The relationship between workers throughout Australia’s creative industries and the Federal Government has plummeted to an unprecedented new low. Casey Jenkins – a queer identifying, Melbourne-based artist – who had received the support of the Australia Council (the Federal Government’s major arts funding and advisory body), was formally notified by the organisation on September 22, that funding for her latest work – Immaculate– had been rescinded.
In Immaculate, Jenkins was to self-inseminate, a process which in Australia is entirely legal and should pose no issue to anyone but the individual involved. Immaculate explored an intimate and durational artwork about transforming and reframing the conception of a child through the lens of queer experience. The work was also supported by celebrated Adelaide-based arts organisation Vitalstatistix, who boast a 36-year long history of work within the creative sector.
Sky News Australia’s, Peta Credlin, brought the work to the public’s attention on August 18, via a Sky News segment where she interviewed Dr Bella d’Abrera, Director of the Foundations of Western Civilisation Program at the Institute of Public Affairs. For those unaware, The Institute For Public Affairs (established in 1943), is a conservative ‘think tank’ that have, in the past, advocated for the abolishment of minimum wages, climate change denial and the repeal of sections of the Racial Discrimination Act.
When prompted by Credlin about the work, d’Abrera replied, “It’s just staggering that the Australian public has to pay for these kinds of things. The Arts [sic] Council is going ahead with writing blank cheques for nonsense such as this. I would also say that she called this project Immaculate, which is incredibly offensive to Catholics, many of whom are paying for this project through their taxes, so we are essentially paying to be offended.”
One month later, the Australia Council notified Jenkins that their previously approved funding for the work would be rescinded. In their statement, the organisation claimed that Immaculate “… was an activity that was introduced as a variation to a peer-assessed career development grant and that it was rescinded because it was not in keeping with the original peer-assessed grant and created potential legal risk for the Australia Council.”
However, Jenkins has a very different recollection of events.
“My practice often centres on my body in live artwork… it comes from a feminist stance and started through activism. Not wanting to speak on behalf or over anyone else, I moved to creating works where my body and my experiences are central to them.”
In its statement, the Australia Council went on to claim that when the “details of the variation request were escalated, the Council sought advice to identify potential legal issues related to this activity. Legal advice identified the possibility that a legal claim could be brought in the future, and the Council determined this was not an acceptable risk for a corporate Commonwealth entity.”
“People are offended, yes, and very simply it’s because of misogyny and homophobia… you can see it in the responses that people have – they often have quite an overt pro-life bent to them,” Jenkins adds. “So they are speaking about the child, but there is no child in the work. To me, it seems quite shocking and outlandish that they are putting the considerations of an as yet unconceived child on par with the ethical considerations for me – when I am the only person present in the work. To think that people who use self-insemination don’t consider their potential child as much as other people do is so offensive and so highly inaccurate, because we have to struggle to conceive in a way that some other people don’t.”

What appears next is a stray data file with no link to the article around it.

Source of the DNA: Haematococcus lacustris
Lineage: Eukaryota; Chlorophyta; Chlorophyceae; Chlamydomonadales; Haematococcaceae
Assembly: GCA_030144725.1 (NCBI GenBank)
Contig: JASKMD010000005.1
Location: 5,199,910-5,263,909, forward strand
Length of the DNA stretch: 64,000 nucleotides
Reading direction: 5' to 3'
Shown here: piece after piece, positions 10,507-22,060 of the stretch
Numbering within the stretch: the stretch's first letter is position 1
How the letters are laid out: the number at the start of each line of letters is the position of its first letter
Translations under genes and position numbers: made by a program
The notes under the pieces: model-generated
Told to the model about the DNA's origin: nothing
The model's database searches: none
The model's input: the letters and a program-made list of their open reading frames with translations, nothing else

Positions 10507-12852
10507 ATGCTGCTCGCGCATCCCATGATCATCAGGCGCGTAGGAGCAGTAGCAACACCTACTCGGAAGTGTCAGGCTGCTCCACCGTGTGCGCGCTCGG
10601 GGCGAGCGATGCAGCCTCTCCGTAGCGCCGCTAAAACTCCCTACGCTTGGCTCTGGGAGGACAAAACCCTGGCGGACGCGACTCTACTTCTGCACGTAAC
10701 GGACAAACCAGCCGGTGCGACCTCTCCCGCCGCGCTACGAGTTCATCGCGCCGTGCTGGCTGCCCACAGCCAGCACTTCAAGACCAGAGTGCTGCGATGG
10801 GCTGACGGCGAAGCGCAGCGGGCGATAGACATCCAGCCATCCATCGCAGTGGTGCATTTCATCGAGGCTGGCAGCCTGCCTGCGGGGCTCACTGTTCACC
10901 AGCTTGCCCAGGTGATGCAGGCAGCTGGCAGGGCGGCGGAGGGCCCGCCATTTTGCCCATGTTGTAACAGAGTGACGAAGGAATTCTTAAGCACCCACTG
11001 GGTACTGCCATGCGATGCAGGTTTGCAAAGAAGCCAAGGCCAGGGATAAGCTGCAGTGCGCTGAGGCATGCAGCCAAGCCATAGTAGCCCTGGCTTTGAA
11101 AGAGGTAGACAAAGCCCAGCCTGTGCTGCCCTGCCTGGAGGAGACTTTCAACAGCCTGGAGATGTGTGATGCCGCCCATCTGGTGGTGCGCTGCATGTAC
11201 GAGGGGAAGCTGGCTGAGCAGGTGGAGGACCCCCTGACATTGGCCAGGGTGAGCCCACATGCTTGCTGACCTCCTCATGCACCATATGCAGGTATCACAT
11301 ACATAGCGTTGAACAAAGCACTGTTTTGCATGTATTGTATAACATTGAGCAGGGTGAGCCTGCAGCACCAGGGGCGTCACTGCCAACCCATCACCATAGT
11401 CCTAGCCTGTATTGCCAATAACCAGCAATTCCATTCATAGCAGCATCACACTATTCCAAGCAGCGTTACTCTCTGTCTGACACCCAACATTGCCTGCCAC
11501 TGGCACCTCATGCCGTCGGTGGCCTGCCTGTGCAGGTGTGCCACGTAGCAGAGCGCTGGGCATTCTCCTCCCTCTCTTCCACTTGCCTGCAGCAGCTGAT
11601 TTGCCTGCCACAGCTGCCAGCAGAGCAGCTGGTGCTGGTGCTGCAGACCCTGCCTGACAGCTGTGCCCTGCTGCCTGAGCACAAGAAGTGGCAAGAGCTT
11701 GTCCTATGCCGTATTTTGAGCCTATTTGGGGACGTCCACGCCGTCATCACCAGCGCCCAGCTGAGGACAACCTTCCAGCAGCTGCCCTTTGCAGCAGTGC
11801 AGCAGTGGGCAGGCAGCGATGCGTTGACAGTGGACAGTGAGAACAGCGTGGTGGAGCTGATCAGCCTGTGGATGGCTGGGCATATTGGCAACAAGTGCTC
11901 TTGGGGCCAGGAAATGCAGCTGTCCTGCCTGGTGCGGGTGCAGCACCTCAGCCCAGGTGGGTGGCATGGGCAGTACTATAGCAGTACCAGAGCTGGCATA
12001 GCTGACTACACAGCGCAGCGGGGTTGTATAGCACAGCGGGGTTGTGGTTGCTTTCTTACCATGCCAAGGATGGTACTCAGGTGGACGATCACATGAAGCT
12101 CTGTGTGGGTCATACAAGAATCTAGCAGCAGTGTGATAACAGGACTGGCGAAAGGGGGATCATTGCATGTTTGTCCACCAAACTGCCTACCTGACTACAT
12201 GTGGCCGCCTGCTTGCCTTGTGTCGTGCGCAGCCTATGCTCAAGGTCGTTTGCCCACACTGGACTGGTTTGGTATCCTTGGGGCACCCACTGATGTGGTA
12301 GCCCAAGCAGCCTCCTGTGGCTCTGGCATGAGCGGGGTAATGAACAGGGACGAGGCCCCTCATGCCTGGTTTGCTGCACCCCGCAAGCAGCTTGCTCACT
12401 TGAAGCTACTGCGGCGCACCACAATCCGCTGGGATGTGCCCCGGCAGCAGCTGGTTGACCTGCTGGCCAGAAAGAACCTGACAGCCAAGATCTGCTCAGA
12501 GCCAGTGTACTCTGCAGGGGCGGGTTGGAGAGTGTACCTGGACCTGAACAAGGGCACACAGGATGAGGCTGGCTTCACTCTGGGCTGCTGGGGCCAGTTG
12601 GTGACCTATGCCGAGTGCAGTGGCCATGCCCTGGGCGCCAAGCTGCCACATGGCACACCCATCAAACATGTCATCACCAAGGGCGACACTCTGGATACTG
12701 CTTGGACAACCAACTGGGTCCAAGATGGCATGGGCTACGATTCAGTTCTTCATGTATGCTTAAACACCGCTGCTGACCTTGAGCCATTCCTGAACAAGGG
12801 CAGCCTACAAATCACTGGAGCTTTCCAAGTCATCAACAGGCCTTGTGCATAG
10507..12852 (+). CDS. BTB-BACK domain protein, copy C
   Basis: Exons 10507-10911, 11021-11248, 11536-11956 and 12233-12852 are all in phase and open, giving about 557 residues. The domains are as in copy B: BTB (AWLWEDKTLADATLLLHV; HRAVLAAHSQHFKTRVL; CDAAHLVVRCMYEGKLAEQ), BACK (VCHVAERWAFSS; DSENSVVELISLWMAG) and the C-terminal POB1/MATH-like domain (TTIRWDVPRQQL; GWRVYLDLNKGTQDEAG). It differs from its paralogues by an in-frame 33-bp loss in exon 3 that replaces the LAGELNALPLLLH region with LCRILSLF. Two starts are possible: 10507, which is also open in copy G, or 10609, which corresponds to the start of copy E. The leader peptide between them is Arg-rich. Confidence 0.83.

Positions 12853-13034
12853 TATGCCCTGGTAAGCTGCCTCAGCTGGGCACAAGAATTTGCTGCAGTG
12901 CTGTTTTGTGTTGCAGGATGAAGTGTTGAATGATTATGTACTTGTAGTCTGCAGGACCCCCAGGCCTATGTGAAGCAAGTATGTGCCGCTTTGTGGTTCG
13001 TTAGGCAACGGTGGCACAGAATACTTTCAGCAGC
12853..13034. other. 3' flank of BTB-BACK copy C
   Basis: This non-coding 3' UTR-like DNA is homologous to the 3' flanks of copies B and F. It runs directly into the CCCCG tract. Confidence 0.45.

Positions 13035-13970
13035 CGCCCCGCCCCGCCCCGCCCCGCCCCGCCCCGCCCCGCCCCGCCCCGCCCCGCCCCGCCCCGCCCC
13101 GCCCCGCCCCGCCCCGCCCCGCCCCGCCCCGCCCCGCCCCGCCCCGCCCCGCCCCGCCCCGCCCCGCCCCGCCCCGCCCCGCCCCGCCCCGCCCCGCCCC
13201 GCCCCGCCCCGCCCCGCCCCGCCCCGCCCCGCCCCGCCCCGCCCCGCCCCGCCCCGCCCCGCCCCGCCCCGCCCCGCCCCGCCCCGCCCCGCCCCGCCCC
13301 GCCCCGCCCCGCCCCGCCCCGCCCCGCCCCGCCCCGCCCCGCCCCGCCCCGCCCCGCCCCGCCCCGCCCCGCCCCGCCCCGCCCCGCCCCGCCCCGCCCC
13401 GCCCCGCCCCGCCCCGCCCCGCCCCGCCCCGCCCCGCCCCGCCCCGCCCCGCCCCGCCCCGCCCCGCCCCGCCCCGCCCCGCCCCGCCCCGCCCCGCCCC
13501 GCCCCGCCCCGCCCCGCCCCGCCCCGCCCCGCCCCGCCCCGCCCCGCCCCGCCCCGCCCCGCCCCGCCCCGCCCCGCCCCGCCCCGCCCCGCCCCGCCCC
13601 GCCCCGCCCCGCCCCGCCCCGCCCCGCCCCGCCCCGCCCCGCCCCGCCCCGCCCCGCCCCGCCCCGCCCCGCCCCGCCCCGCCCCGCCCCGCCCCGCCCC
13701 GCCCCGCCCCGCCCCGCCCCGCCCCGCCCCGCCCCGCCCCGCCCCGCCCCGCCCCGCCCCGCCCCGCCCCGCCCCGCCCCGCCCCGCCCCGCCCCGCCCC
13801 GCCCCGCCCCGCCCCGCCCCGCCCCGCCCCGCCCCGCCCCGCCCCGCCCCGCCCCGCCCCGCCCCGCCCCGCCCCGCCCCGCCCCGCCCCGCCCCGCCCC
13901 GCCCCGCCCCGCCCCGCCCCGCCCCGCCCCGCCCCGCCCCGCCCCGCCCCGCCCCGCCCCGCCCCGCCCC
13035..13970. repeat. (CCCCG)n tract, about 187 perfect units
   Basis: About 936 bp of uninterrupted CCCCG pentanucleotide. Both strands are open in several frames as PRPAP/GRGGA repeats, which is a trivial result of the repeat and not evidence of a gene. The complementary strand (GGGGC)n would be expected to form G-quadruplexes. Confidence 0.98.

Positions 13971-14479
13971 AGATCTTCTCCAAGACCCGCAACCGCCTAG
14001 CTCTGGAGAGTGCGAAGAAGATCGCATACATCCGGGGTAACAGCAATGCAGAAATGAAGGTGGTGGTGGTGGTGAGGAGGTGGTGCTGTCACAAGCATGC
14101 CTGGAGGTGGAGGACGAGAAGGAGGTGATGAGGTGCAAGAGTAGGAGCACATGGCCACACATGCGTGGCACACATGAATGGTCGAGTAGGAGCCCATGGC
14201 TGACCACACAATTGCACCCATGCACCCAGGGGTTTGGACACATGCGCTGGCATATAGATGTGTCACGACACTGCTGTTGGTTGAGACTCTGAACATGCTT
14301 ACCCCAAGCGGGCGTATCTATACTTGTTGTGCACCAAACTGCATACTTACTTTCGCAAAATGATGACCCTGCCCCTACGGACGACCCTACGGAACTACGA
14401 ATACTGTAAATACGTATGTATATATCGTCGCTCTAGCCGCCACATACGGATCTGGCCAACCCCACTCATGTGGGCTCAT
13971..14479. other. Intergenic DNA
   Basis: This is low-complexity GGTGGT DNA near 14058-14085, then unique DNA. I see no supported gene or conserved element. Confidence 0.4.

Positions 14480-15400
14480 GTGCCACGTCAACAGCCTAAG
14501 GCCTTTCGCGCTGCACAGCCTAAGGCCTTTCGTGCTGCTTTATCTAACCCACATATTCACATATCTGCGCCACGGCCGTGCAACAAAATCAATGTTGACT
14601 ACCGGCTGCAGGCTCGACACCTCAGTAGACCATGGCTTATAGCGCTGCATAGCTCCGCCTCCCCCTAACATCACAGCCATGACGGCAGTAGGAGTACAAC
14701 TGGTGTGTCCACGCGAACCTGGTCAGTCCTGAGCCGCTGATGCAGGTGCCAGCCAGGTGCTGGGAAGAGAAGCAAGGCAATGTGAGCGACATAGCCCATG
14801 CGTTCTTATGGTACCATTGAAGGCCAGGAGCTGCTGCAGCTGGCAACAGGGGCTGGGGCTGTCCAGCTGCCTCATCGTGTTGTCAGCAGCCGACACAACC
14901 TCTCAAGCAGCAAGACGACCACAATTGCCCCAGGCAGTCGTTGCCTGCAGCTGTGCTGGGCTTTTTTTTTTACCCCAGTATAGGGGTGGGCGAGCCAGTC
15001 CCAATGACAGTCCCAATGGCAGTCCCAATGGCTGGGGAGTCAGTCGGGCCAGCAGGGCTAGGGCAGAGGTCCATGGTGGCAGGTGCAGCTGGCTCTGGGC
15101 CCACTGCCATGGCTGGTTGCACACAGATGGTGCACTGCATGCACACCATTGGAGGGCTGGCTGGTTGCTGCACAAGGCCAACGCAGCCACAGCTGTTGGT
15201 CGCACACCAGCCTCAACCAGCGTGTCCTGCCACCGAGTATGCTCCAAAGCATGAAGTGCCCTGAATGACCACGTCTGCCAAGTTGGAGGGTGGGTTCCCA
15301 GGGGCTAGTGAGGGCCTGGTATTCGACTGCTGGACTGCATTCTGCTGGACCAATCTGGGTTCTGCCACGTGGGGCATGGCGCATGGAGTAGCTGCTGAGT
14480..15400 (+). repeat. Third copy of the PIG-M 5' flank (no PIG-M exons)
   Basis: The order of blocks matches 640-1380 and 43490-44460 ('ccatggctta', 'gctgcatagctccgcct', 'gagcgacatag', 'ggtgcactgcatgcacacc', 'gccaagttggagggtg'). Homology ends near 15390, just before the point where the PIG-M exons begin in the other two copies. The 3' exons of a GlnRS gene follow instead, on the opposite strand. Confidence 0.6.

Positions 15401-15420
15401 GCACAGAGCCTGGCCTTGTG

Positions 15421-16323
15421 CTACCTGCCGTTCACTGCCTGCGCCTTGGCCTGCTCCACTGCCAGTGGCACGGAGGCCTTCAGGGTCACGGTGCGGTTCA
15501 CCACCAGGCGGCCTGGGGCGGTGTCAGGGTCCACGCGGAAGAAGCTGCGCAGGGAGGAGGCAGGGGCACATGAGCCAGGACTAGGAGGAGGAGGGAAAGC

True to form, following Credlin’s scathing and unfounded attack on Jenkins, the Murdoch media launched a tirade of negative press centred on the apparent waste of tax payers money – all of which, for the sake of their own arguments – overlooked the fact that the Australian creative industries contribute some $50 billion to the local economy per annum. Even more blatantly ignored by these media outlets was the fact that Jenkins, like many artists this year, have experienced not only the decimation of their industry, but the government completely ignoring their needs for support throughout these unprecedent times. These public attacks do nothing more than rub salt in already festering wounds.
Webb also expressed grave concerns for what Australia Council’s decision to strip Jenkins of support for Immaculate says about the broader state of play for Australian artists and the creative industries.
“I think it is a really concerning situation. Artists need to be confident that when they come under attack from organisations like the IPA, they will be backed up and supported by the Australia Council. Its purpose as a statutory authority is to support artists and keep their freedom at arm’s length from the government, but also without interference from lobby groups or conservative political commentators. How this has played out has been particularly concerning, particularly for queer artists and for anyone that is interested in the broader conversation around what is art and how artists make documentary work from their lived experiences. It sets a really dangerous precedent.”
“It’s really troubling in many ways,” Jenkins concludes. “They’ve broken my contract, which is an unprecedented thing for them to do after having approved it and after the work has begun. It is concerning for artists on one hand, but then also the societal implications. By doing something so dramatic, they are making my body and my experience the site of their political action, and their discriminatory opinions – which are both really disturbingly pro-life and misogynistic.”